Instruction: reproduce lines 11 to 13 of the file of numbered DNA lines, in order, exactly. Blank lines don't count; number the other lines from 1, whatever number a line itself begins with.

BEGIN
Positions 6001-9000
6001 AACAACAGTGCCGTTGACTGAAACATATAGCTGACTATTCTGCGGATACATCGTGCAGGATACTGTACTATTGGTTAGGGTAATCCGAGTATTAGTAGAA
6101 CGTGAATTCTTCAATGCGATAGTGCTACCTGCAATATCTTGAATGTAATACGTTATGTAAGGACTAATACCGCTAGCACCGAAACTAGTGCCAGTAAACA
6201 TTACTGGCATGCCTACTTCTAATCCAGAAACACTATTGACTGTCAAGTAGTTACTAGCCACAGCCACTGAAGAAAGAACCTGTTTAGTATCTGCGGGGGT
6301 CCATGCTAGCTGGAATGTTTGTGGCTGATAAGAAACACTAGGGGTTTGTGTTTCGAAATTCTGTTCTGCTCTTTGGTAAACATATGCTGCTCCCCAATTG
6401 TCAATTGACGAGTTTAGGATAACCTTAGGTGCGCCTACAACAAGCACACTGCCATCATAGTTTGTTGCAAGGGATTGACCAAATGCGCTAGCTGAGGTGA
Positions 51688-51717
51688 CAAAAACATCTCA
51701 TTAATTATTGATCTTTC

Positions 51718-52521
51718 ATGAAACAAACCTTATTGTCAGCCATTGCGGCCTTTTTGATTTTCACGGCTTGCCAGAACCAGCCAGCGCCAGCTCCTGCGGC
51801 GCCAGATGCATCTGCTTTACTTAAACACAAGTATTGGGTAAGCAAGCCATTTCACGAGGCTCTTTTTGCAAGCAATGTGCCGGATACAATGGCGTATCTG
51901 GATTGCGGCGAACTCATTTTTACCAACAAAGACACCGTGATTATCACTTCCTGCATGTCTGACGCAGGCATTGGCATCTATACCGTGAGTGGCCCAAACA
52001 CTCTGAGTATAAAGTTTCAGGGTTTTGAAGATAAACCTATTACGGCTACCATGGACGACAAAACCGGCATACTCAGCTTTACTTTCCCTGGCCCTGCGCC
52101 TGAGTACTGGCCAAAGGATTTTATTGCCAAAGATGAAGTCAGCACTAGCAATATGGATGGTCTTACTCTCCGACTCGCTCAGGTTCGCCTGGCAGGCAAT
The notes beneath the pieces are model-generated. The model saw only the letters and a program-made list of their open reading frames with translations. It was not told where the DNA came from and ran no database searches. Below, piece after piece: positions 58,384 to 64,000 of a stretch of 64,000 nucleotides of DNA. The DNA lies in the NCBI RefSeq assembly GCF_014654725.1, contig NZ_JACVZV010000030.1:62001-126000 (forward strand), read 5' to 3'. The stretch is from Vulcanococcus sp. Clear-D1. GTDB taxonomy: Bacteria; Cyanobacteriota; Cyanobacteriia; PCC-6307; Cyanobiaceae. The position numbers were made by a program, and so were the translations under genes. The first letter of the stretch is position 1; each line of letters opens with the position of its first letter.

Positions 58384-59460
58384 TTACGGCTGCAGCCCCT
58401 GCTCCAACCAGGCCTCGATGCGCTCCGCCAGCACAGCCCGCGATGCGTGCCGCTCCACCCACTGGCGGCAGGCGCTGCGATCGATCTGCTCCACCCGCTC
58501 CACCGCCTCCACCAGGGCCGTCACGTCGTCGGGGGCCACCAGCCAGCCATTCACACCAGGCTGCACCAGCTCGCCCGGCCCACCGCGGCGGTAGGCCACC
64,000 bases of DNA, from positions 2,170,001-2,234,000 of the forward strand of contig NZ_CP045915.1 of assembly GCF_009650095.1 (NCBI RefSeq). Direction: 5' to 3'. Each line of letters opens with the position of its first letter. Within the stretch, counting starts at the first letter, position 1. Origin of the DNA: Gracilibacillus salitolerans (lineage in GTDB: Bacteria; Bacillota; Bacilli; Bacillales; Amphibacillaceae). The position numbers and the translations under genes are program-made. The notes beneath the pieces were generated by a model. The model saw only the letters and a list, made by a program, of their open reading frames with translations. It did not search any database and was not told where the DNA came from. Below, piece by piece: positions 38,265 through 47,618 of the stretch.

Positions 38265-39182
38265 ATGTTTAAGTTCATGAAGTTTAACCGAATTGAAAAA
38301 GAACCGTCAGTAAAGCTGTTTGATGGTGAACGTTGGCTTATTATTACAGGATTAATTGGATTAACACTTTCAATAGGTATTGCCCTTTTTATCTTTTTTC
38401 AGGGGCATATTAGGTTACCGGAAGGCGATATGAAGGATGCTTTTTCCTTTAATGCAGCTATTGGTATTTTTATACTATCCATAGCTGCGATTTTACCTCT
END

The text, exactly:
51718 ATGAAACAAACCTTATTGTCAGCCATTGCGGCCTTTTTGATTTTCACGGCTTGCCAGAACCAGCCAGCGCCAGCTCCTGCGGC
51801 GCCAGATGCATCTGCTTTACTTAAACACAAGTATTGGGTAAGCAAGCCATTTCACGAGGCTCTTTTTGCAAGCAATGTGCCGGATACAATGGCGTATCTG
51901 GATTGCGGCGAACTCATTTTTACCAACAAAGACACCGTGATTATCACTTCCTGCATGTCTGACGCAGGCATTGGCATCTATACCGTGAGTGGCCCAAACA